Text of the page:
Books: Lies We Tell Ourselves


Lies We Tell Ourselves by Robin Talley is a love story between two highschoolers during the 60’s integration movement. Sarah Dunbar is an intelligent and musically talented girl and is one of the first black students to attend a previously all-white school in Virginia. Linda Hairston is a strong believer in segregation, as taught by her father, who is an influential writer. The two fall for each other.

My first thought – interracial couple and lesbians? How much conflict can this little novel pack in? Given the timing of this story, Sarah and Linda are bombarded with so much external and internal conflict from people telling them they are wrong to themselves wondering if they are right about race and even sexuality.

Being Wrong

Other people will try to decide things for you, she says. They’ll try to tell you who you are. Remember, no matter what they say, you’re the only who really decides.

Linda’s character is crafted up to be a spoiled girl who is upset at the Negroes for ruining her senior year. Through her interactions with Sarah, she begins to see the real truth – Negroes are not dumber, dirtier, or less superior. She struggles with this realization for most of the novel, due to the pressure she receives at home from her father. She is also confused about whether or not Negroes being equals or even superiors is because she has fallen in love with Sarah and that makes her special, different from the other Negroes.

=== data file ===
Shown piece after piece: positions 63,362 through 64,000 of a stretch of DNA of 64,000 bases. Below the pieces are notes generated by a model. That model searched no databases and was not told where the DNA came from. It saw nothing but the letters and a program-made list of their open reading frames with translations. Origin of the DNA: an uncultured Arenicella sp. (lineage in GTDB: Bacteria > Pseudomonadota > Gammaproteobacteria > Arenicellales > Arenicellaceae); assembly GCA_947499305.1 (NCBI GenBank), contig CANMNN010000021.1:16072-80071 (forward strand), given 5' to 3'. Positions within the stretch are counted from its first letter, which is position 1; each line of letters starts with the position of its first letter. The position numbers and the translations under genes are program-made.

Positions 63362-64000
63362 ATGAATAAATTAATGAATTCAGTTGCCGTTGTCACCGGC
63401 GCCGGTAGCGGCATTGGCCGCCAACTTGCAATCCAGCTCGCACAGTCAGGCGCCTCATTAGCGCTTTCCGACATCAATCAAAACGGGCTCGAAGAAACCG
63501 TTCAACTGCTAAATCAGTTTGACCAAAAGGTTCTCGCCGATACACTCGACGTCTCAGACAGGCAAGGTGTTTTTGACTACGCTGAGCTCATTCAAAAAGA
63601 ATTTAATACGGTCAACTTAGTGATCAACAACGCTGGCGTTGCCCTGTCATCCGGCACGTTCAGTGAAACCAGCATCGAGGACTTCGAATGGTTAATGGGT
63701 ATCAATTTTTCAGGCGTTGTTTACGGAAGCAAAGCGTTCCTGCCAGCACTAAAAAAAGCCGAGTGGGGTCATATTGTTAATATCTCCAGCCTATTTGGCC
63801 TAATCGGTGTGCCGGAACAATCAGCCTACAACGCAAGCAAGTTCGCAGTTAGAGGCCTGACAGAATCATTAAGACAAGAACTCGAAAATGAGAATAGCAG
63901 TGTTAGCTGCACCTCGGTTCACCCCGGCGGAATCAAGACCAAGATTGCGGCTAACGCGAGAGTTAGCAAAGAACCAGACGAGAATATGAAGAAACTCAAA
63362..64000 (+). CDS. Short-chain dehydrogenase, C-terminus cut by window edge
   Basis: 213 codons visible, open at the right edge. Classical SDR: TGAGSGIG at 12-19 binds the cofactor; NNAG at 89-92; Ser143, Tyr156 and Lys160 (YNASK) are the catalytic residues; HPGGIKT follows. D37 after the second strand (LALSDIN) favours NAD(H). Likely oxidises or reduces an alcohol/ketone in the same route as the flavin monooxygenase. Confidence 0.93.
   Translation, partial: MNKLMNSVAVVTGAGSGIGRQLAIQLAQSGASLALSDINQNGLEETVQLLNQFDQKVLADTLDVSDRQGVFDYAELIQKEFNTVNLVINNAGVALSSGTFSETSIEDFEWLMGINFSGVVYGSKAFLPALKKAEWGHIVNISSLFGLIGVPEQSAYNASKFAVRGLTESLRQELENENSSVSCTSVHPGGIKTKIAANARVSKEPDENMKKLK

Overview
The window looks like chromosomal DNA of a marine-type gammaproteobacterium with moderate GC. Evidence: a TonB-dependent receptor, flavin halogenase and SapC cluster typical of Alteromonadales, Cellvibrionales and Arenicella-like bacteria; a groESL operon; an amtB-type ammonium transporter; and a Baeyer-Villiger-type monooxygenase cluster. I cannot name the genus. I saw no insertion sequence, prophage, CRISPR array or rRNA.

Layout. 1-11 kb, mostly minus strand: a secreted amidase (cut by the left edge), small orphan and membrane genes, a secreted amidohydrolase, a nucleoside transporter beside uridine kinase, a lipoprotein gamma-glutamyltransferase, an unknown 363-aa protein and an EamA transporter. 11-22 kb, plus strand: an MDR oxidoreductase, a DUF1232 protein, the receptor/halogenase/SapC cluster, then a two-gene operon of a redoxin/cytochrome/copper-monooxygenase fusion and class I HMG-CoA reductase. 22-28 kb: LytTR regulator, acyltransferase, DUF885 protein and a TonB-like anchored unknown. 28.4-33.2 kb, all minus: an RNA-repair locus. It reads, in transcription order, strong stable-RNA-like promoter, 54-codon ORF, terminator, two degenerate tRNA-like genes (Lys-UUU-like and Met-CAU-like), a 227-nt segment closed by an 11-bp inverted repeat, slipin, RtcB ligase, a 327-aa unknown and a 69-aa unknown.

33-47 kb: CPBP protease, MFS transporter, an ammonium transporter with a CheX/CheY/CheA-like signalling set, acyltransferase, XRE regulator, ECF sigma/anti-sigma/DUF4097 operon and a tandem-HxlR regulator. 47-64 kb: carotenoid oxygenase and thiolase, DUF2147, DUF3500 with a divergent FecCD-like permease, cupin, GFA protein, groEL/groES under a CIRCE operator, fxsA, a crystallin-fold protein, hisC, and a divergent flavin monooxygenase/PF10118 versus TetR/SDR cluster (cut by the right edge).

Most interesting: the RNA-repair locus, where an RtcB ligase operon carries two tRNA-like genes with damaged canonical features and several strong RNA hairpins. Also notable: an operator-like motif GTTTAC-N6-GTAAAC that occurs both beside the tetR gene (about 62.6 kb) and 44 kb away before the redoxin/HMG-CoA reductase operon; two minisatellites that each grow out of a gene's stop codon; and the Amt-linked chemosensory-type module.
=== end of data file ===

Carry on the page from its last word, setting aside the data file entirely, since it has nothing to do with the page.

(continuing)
Linda is a perfect example of how ignorance can be passed down or taught to a new generation. For Linda to accept Sarah’s words as a truth, she needs to also accept that her entire life had been a lie. Everything she was told and taught about the world since she was born was incorrect, and that is a hard pill to swallow for someone who has a lot of pride.

Being Unnatural

What if this—this rule that says what I did in the back room that day is a terrible sin—what if that’s just a rule some old white man made up, too?

Sarah and Linda both refer to their feelings of loving another girl as something “unnatural”. Again, both girls and the general population at this time and setting are highly religious and simply not being heterosexual was considered sinful and wrong.

This novel didn’t have time to resolve either issues, although the issues surrounding segregation and integration showed more of a promising ending. Unlike a favourite musical, Hairspray, not everyone is so accepting of social changes and this is evident as Sarah and her friends undergo constant bullying and harsh treatment as they try to graduate without anyone getting killed. At the end of the novel, the whole town doesn’t start dancing about integration, but we do begin to see slight shifts in perspectives come into play.

The issue of homosexuality remains unresolved, only lightly touched upon as the two accept their feelings for each other and move forward in their futures. I actually prefer it this way because it seems more realistic. This is another issue for another day, one that I can proudly say is well on its way to being resolved in today’s time.

There were many more social issues embedded inside this story line concerning class, violence, and media. It’s a good reminder to everybody that we shouldn’t always believe what people or the media tell us is true.

At the end of the day, Lies We Tell Ourselves is still placed in the YA section of the library and it only gives a shallow look into some of the hardships people faced at a time when acceptance was so difficult to find in others. I’m going to pull an Ellen Degeneres here – be kind to one another, folks. There has already been too much hate in this world.

Sincerely, Loewe


To Loewe:

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